Life and times of a startup founder after a million-dollar exit
Moving on from a business you’ve built can be hard, even if you made a lot of money in the sale. Raghunandan G., founder of TaxiForSure that was acquired by Ola, shares his story
What’s Raghunandan G.’s cardinal rule for a founder exiting a startup? Don’t rush into another venture, even if you feel the crushing weight of other people’s expectations. Raghunandan, co-founder of TaxiForSure, which was acquired by cab aggregator Ola in 2015, explains: “When you are running a fast-growing company, there is no time to reflect on a problem you may want to solve with your next startup. So it’s not advisable to immediately jump into something new.”
Ironically, Raghunandan did the exact opposite after TaxiForSure was acquired for a $200 million (around ₹ 1,363 crore now) cash and equity deal. “Because I always felt something was taken away from me, I wanted to find a way back into the startup ecosystem,” he says, alluding to the fact that TaxiForSure failed to secure funding following the 2014 Uber rape case in Delhi, and that forced the company founders, Aprameya Radhakrishna and Raghunandan, to make the tough decision to sell.
He spent six months after the TaxiForSure sale working on a fintech startup, struggling to navigate people’s biases that were a by-product of his previous success. He is no longer with the company, and, in retrospect, says, “If someone had told me to take it slow (after TaxiForSure was acquired), I probably wouldn’t have believed them.”
While there’s plenty of advice on how to build and scale a successful startup, it’s hard for entrepreneurs like Raghunandan to get guidance on what to expect after they sell their business.
There is no better time to address that problem. According to a report released by Inc42 Media, over 343 merger and acquisition deals have taken place in India since 2015. Exiting founders may be walking away millions of dollars richer, but many of them aren’t prepared for the loss of purpose that follows.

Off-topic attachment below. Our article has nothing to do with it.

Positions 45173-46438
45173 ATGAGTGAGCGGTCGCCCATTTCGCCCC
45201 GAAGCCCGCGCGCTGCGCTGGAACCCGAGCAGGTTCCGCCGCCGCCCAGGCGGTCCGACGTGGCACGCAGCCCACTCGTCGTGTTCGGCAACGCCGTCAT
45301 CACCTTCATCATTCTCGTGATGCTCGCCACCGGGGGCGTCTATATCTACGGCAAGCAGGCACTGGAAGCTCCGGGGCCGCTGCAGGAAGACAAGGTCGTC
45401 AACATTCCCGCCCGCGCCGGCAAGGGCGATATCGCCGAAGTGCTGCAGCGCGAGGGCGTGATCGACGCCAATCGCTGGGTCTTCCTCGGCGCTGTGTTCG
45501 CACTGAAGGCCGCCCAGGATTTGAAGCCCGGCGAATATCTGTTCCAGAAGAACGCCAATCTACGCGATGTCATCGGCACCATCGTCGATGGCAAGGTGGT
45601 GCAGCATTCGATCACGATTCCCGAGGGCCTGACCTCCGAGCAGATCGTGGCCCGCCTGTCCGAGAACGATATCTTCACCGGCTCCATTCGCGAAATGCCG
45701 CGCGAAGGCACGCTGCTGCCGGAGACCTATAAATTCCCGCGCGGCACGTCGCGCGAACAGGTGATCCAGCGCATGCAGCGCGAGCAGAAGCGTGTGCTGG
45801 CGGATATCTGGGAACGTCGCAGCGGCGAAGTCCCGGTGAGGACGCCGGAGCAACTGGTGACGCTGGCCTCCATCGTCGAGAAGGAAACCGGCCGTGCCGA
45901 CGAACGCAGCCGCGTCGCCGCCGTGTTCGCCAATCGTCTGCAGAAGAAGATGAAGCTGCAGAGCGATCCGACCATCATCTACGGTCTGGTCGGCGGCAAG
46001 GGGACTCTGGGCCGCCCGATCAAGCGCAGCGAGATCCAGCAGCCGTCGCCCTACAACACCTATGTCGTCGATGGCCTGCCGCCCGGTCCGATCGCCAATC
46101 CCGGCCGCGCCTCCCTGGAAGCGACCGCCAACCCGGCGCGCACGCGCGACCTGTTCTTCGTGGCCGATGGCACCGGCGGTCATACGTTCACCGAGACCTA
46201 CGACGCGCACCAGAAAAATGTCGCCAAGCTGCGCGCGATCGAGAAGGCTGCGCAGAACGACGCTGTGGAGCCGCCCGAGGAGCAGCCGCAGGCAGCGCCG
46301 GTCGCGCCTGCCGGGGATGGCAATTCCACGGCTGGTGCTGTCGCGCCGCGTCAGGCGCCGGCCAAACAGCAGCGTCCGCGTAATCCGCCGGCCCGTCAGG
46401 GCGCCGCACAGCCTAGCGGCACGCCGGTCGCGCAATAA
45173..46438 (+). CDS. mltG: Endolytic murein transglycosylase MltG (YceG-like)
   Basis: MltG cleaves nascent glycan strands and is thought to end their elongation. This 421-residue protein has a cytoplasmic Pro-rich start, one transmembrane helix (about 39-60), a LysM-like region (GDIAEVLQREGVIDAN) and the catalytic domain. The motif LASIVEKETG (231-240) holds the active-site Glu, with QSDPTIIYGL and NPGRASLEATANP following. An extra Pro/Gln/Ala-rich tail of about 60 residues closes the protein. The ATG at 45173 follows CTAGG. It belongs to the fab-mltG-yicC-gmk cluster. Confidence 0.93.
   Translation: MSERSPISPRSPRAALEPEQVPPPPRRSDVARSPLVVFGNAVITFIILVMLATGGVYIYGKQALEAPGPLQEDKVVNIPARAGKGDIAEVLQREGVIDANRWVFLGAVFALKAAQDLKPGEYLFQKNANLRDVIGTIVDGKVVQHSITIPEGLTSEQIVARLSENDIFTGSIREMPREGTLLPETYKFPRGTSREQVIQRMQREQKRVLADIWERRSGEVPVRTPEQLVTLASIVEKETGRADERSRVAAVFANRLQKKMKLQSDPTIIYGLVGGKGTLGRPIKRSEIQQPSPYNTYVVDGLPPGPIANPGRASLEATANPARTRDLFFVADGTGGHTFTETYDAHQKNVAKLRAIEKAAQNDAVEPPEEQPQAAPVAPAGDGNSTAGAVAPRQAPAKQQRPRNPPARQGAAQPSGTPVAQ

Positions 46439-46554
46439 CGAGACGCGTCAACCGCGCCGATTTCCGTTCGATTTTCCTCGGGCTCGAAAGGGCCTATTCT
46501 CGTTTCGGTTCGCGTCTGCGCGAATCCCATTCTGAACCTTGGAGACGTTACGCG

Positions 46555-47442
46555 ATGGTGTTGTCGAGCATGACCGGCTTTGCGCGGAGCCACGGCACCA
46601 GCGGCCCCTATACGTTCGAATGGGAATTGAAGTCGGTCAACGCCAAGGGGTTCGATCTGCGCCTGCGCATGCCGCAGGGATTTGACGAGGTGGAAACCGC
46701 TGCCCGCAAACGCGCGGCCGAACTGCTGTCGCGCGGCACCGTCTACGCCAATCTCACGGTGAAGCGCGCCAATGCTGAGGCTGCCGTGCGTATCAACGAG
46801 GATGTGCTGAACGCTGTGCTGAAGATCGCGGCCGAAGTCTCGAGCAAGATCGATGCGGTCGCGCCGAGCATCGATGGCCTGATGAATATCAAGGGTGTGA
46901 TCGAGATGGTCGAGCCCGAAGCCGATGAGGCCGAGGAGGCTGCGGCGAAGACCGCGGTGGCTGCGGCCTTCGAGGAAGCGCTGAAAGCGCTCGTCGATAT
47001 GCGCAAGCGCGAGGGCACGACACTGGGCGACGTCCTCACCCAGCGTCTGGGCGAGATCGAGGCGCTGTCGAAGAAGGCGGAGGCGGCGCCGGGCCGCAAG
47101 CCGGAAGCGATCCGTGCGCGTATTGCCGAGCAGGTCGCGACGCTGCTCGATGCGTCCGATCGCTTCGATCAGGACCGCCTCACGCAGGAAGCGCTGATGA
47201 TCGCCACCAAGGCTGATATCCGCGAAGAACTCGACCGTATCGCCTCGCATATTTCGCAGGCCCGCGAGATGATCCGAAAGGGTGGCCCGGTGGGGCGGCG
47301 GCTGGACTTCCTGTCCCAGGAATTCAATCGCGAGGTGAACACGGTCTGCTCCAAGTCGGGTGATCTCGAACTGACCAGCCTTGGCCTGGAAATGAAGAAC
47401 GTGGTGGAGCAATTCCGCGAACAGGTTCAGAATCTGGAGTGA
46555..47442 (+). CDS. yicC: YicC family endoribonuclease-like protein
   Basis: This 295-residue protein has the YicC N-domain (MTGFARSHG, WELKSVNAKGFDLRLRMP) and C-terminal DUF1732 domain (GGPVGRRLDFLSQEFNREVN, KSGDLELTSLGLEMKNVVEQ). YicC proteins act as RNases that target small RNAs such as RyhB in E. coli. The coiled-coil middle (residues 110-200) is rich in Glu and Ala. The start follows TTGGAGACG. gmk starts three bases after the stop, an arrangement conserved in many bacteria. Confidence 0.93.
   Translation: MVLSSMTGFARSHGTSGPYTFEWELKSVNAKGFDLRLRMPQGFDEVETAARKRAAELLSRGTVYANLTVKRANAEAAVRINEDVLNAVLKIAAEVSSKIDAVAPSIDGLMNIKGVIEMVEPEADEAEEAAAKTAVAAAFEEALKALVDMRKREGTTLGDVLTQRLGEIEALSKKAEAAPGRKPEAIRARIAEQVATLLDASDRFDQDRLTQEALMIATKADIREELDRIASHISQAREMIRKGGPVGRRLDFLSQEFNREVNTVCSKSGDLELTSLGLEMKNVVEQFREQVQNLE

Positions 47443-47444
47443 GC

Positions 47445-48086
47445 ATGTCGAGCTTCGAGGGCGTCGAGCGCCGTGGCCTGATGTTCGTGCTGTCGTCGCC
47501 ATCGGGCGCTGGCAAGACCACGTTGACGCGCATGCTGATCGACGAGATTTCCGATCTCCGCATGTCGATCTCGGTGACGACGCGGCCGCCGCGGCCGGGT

After Raghunandan and Radhakrishna signed the deal, the former recalls the feeling of emptiness. “Our identity was taken away,” he says. “I was used to waking up full of ideas, sharing them with the team and watching everyone work towards accomplishing them. To no longer have that can become extremely emotionally overwhelming.” People may find it hard to sympathize with your predicament when you walk away with a ton of cash, but, as Raghunandan sees it: “Yes, we made money and that gave us financial stability, but it didn’t excite us. After all, we didn’t start the company just for rapid wealth creation.”
The next steps
Immersing themselves in managing their new wealth is one way entrepreneurs can pull themselves out of the funk. This is also a good chance to strengthen relationships that may have become strained owing to the demands on a founder’s time. “I would get home when my two-and-a-half-year-old kid was asleep, and leave before the child woke up. I hardly spent any time with him earlier,” says Raghunandan, who also learnt swimming and participated in the Ironman Gurye Korea triathlon last year.